New genetic test for equine uveitis risk

Two genetic markers indicate susceptibility to the vision-threatening inflammatory condition of the eye.
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Testing for two specific genetic markers can help identify Appaloosa horses most likely to develop uveitis, according to new research from the University of California, Davis.

All Appaloosa coat patterning, including the leopard pattern, blanket pattern and varnish roan, are produced by the leopard complex spotting gene, referred to as LP. However, to have a specific leopard spotted coat pattern---body-wide, dark, circular, pigmented spots on a white background---a horse needs to have one copy of the LP mutation and have an additional genetic modifier known as PATN1. Previously, research into eye disorders in Appaloosas linked LP to equine recurrent uveitis (ERU), a chronic inflammatory condition that can eventually lead to blindness.

“Based on previous work, we determined that Appaloosas homozygous for the LP allele [meaning they inherit two copies of the gene] are about five to six times more likely to develop ERU than those who are not,” says Rebecca Renee Bellone, PhD. “In our current study, we modeled disease risk based on several parameters and calculated the probability of having disease if we included both LP and PATN1 genotypes in the model. Using 98 animals, we found that the mean probability of getting disease if a horse is homozygous for LP and PATN1 is 90 percent, while the mean probability of disease risk for horses that do not have either LP or PATN1 is 1 percent.”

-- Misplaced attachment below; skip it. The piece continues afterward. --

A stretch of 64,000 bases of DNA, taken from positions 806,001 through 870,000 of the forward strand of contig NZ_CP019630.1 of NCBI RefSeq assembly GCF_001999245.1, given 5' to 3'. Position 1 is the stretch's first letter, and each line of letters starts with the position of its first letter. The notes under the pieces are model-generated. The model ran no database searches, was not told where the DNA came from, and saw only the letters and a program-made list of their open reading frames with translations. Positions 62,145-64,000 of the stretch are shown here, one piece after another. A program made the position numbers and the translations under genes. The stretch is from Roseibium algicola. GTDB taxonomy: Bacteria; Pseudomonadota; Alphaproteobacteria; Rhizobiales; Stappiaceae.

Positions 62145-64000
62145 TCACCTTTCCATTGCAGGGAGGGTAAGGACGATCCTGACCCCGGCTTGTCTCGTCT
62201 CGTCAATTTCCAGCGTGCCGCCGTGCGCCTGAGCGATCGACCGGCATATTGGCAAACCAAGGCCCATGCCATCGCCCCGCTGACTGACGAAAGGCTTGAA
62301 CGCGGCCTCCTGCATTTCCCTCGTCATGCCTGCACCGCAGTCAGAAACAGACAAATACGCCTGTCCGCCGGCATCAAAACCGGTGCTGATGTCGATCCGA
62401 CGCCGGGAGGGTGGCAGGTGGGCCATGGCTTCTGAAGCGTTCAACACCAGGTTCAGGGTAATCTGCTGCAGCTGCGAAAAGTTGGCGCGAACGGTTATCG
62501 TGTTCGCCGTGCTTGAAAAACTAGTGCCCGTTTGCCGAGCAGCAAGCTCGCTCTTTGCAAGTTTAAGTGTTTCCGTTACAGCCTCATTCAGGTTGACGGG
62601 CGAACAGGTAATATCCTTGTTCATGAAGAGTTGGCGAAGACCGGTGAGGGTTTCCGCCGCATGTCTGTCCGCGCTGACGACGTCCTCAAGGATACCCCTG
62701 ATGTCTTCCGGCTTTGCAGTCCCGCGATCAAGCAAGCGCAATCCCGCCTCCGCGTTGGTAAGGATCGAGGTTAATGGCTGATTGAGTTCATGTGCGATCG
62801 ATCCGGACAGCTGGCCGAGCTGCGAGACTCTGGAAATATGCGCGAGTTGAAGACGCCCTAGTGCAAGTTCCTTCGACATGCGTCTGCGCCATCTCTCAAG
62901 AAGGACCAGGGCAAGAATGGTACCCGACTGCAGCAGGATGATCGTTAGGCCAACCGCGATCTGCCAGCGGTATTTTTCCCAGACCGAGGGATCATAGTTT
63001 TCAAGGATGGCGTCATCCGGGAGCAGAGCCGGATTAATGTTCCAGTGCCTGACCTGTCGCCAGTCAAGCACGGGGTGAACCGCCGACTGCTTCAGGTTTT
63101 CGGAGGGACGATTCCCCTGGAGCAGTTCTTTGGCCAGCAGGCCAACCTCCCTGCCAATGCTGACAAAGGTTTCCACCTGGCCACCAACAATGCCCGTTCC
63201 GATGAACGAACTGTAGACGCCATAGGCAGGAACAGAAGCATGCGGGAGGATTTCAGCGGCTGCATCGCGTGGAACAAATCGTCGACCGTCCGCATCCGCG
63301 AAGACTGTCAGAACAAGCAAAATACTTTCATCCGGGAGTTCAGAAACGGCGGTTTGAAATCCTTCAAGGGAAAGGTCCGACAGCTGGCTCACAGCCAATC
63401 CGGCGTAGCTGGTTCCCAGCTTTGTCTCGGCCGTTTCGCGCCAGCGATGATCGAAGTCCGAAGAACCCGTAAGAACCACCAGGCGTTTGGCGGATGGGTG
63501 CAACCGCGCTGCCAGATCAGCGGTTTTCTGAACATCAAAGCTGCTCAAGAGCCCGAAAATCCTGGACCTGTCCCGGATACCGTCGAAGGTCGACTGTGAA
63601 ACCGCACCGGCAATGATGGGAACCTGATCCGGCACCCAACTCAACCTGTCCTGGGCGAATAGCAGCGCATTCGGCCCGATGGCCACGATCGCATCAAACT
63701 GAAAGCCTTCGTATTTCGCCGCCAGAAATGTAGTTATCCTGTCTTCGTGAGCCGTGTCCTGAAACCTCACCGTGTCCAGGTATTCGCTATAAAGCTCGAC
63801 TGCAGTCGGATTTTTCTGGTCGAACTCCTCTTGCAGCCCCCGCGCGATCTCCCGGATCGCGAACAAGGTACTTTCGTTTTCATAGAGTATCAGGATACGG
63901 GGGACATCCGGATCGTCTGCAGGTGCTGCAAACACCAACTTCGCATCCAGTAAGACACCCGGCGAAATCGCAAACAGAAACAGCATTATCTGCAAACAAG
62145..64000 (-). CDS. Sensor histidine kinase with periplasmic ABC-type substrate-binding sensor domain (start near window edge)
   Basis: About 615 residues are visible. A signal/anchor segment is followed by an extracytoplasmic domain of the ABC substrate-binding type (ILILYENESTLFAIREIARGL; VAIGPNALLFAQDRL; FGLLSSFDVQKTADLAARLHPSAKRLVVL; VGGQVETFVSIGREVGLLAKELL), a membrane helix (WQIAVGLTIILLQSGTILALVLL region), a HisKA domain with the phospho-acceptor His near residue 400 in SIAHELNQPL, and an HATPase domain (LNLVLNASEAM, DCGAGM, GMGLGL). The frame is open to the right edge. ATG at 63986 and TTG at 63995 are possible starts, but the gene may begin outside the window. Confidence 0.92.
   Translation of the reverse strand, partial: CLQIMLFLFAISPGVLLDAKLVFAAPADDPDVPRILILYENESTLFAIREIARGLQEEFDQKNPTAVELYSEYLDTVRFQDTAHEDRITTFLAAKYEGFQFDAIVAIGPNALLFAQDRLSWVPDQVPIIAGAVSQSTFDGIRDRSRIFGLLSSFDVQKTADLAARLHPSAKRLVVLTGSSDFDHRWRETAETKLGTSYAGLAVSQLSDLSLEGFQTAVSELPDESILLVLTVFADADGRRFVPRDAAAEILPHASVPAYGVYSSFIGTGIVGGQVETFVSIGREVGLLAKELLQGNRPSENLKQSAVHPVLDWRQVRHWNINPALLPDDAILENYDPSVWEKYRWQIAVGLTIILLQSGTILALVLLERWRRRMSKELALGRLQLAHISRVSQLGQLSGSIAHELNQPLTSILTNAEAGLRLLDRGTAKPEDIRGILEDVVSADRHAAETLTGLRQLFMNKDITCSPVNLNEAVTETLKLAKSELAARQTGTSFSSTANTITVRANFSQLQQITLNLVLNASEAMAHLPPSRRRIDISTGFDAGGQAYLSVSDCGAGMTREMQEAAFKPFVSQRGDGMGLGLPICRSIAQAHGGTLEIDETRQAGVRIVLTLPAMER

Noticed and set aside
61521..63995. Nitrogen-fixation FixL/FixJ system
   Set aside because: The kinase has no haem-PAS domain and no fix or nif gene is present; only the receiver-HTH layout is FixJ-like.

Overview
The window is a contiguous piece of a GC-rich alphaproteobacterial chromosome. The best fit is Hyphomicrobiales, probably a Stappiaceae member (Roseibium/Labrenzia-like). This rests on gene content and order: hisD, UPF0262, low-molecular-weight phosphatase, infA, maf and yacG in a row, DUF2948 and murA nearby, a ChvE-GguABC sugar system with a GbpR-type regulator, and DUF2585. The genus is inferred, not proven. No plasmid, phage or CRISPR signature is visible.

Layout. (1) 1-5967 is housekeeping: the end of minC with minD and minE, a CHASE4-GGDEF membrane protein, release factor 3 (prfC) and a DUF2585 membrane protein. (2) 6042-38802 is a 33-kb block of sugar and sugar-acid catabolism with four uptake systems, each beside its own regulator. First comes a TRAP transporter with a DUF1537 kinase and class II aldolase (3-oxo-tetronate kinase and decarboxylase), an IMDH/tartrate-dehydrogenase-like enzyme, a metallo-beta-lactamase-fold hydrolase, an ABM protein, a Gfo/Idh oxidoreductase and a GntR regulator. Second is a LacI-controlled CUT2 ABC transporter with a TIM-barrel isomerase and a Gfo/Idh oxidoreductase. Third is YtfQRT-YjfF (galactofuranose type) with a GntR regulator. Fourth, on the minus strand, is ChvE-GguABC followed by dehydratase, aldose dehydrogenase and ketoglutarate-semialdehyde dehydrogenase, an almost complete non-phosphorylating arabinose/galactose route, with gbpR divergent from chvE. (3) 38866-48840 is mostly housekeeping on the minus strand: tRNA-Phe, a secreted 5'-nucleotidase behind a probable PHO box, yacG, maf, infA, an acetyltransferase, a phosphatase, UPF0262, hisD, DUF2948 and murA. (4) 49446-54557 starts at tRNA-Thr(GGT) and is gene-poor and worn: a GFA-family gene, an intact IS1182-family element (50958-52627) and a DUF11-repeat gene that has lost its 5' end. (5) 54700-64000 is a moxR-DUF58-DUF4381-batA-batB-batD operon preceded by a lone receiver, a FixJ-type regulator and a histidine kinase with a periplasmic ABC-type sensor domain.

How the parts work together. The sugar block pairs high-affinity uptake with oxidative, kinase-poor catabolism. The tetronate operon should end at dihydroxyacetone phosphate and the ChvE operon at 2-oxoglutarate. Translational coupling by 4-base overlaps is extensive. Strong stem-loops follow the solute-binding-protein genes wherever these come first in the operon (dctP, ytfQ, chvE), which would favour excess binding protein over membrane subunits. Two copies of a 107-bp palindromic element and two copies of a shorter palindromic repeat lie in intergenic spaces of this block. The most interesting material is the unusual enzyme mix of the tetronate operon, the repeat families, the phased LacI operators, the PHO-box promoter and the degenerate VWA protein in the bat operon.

The research does not establish a causal relationship between LP or PATN1 and uveitis, but simply shows that horses with those alleles are at higher risk for disease, explains Bellone. “Work is ongoing to determine if LP is the causal risk variant or is tagging the causal risk variant,” she says. “In other words, we are still trying to determine if LP is the cause or just being inherited on the same strand of DNA as the cause.”

The current research, however, is sufficient to allow identification through genetic testing of Appaloosas at increased risk of developing uveitis, a proactive step Bellone encourages so owners can be on alert for the disease. “It is recommended that those horses who genotype homozygous for LP (LP/LP) be examined more frequently by a veterinary ophthalmologist for earlier diagnosis and intervention,” she says. “Insidious uveitis, the subclinical manifestation typically seen in Appaloosas, often does not present as outwardly painful episodes and may go unnoticed until there is extensive damage.”

Bellone adds that “trained eyes can sometimes tell the genotype for LP by looking at a horse, but we recommend testing for LP to understand which horses are at highest risk so that they can be carefully monitored by clinicians for signs of ERU or disease progression.”

Finally, Bellone says that despite these findings, she does not advocate testing for these markers to make breeding decisions. “We are not recommending breeding away from LP,” she says. “However, careful considerations should be made concerning producing horses homozygous for LP, as these horses are also night blind and other management considerations are needed for these animals.”

Reference: “Genetic investigation of equine recurrent uveitis in Appaloosa horses,” Animal Genetics, December 2019

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